I’ve recently been taking a closer look at the world of “Brand Consultancies” and I now understand why brand management is generally so pitiful, not just in the UK , but pretty much everywhere?”
Before you jump up and down in disagreement with my premise please bear in mind that our perspective on this matter is very much clouded by the very few companies indeed who get it right. So spectacular is their branding against the mediocre backdrop provided by the vast majority of organisations that we can be fooled into thinking that their’s is the mean standard, but its not, which is why most organisations can make massive performance improvements very simply, usually without increased investment once they have the know-how. And there’s the rub, because, from what I have discovered recently the very companies who profess to have that know-how don’t in fact have the first clue about what a brand is, let alone what you have to do to develop one.
I’ve been introduced to the approach to “brand development” of a good many “consultancies” in the course of my explorations and this is what I have found:
Nearly all of the organisations that call themselves “brand consultancies” are nothing more than design groups jumping on the latest bandwagon in search of business development – which is all well and good if you are serious about your subject and not just ripping people off.
Their idea of brand development is usually just corporate identity – which as we all know is an important, but very small corner indeed of the brand development picture. I’m not saying that all of the organisations that don’t “get it” are rip-off merchants. Most of them simply don’t seem to know what “brand development” is, but while it may make their deficiencies a little less exploitative it doesn’t help their clients who are being sucked into this very expensive world of smoke and mirrors.
The saddest discovery I made though is that even when its pointed out to them that what they are offering isn’t brand development many of these designers aren’t committed enough to want to even try to get their act together. I guess that’s because they can’t see the business case for investing early in developing real skills while there remain organisations around who will fall for the miss-sell, but lack of business acumen on this scale make them inappropriate for the role of brand developer anyway. Frankly, I can’t wait to see what they do when the bubble bursts.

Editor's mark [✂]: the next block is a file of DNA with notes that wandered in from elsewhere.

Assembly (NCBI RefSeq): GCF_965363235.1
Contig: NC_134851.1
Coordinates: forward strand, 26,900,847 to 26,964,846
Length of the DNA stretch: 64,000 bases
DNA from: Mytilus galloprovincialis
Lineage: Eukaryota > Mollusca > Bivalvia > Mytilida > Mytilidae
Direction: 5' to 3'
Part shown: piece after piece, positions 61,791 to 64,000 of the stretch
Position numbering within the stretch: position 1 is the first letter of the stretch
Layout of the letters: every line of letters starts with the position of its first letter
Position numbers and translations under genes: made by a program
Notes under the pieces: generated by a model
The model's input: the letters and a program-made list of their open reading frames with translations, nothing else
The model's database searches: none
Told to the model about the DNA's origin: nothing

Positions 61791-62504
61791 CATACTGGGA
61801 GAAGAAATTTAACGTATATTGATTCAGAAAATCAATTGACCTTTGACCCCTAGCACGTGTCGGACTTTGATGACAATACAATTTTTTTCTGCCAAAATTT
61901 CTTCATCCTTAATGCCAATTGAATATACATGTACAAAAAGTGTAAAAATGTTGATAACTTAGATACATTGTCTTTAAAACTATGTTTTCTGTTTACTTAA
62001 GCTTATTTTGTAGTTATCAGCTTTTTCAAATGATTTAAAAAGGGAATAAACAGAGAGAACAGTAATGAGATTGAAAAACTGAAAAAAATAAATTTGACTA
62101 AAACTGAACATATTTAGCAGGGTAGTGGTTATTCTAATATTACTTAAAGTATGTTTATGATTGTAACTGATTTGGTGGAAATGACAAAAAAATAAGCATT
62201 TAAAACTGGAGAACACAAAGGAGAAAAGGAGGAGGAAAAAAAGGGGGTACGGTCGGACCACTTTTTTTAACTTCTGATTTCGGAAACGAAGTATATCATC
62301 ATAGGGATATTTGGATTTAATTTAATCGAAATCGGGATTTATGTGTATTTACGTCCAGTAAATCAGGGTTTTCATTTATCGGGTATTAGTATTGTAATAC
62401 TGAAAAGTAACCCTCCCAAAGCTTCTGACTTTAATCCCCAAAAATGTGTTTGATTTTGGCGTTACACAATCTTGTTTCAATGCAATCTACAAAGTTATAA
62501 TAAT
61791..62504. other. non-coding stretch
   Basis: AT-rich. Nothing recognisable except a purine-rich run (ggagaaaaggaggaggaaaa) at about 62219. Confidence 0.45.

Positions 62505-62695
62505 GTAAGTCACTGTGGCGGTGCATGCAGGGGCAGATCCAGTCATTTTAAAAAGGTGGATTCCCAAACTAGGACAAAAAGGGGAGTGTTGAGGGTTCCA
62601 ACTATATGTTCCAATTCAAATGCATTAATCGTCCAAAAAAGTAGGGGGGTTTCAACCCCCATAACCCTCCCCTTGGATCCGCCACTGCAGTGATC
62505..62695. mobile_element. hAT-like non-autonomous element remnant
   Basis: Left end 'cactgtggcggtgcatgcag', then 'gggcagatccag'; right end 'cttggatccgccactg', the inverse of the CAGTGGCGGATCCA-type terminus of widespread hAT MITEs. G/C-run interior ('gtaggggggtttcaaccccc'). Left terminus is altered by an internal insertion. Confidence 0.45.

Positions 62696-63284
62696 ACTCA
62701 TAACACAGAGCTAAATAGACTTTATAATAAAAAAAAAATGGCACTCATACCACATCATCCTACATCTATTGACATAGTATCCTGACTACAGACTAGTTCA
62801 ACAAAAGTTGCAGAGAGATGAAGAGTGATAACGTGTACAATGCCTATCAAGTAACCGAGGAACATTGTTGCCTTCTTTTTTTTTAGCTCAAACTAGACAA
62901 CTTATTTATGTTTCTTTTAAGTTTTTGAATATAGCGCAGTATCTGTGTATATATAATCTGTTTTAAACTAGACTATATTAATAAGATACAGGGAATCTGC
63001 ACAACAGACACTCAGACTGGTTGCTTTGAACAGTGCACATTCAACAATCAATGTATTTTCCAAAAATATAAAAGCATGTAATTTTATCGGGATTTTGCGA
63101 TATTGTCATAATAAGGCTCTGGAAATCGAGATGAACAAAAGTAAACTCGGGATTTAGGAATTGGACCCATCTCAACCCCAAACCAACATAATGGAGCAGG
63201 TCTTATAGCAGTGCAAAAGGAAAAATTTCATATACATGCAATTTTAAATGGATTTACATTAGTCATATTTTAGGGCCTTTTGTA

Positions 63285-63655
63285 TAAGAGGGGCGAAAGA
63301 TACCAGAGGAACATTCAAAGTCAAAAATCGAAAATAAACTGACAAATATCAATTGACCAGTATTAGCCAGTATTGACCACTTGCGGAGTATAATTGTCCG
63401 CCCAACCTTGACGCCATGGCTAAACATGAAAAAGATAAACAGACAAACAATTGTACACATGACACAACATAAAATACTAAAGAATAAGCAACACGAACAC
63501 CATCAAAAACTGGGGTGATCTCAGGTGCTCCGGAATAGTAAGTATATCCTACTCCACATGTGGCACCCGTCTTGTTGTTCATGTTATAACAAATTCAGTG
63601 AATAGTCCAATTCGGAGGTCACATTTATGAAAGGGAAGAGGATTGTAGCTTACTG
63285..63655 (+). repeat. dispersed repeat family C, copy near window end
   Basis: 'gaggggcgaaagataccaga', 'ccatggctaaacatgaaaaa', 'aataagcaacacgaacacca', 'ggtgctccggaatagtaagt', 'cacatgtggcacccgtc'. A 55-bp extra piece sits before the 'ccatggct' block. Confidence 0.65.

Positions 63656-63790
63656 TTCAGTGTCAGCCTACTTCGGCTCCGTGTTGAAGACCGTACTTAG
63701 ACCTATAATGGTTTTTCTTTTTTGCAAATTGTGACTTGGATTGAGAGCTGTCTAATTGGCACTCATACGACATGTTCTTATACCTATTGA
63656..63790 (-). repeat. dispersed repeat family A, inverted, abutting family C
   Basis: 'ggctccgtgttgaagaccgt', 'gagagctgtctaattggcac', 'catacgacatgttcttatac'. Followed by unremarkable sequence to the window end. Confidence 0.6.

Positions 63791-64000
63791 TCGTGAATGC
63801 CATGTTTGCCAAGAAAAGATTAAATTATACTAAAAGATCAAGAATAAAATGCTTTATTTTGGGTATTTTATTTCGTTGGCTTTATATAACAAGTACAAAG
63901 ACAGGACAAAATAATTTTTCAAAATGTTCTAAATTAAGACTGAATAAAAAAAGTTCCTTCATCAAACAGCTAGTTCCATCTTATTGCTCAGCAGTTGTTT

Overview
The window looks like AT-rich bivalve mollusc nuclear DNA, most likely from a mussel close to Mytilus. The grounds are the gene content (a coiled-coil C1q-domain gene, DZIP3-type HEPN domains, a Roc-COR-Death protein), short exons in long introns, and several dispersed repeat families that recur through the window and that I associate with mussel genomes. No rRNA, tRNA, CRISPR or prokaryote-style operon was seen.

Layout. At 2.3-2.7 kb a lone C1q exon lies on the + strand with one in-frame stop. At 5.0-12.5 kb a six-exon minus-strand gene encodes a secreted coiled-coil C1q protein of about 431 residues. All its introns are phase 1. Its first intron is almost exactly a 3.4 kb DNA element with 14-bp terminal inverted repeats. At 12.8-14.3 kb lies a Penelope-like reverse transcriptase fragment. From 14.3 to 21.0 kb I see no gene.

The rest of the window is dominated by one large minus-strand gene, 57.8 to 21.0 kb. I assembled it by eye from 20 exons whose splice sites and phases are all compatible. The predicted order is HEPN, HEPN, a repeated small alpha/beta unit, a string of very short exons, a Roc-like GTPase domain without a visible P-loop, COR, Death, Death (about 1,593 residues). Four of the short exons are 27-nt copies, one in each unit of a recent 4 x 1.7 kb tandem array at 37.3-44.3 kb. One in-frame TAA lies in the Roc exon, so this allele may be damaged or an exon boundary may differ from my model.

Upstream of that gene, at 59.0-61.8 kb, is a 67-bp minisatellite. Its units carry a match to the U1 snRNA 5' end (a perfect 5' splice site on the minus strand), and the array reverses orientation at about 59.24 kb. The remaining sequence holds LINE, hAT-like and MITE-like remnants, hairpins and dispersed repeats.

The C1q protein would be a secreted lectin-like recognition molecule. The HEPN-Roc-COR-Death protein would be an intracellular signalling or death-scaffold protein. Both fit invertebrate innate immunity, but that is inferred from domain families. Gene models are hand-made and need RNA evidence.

So its clear to me that at least one reason brand management is so poor is that the people who organisations rely to advise them on this are rarely qualified to do so and frankly talk complete bollocks most of the time. But the question remains, how do you tell the real thing? Well, here are a few pointers:
The starting point in any brand development programme HAS to be the creation of a brand model. This will define your business vision and mission, brand character, point-of-difference (your cause), positioning and promise. This is every organisation’s bible, it will influence everything you do in every corner of your business so if your “brand consultancy” don’t ask you for it or help you produce one they simply aren’t the real thing.
The term “brand development” is synonymous with “business development” – brands drive business and they are influencing every function at every level of your organisation. This is not about “dressing to kill”, its about genuineness, how you behave, delivering your promise, being true to your cause. So if your “brand consultancy” doesn’t start by introducing you to the principles of internal marketing (because this is what brand development is really about) then they are imposters.
If you are approaching marketing in anything like the right way, you’ll be making a realistic investment in marketing already. One of the founding principles of Full Effect Marketing is that before you increase your marketing budget you should strive to optimise the efficiency of the investment you already make, whch for most businesses isn’t difficult. In this context this usually means diverting a proprtion of investment away from external communication (making the promise) to internal marketing (delivering the promise). If you don’t adjust your focus in this way you will be, like many organisations, just papering over the cracks, which may have worked in the past for many, but it’s no longer a sustainable practise. Research of all kinds from all over the world supports this kind of redirecion of investment and those organisations who have taken this route have been vindicated by their subsequent business performance. So, if your “brand consultancy” starts by explaining what the cost of entry to the world of brand development is show them the exit.
Judging by the hit-rate I achieved in my search for “brand consultancies” worthy of the title, I can understand that this whole subject is a minefield for most businesses. I hope that I have introduced a few key pointers to those who may be looking for advice in this area, but if you want to know more you know where I am.
December 11, 2007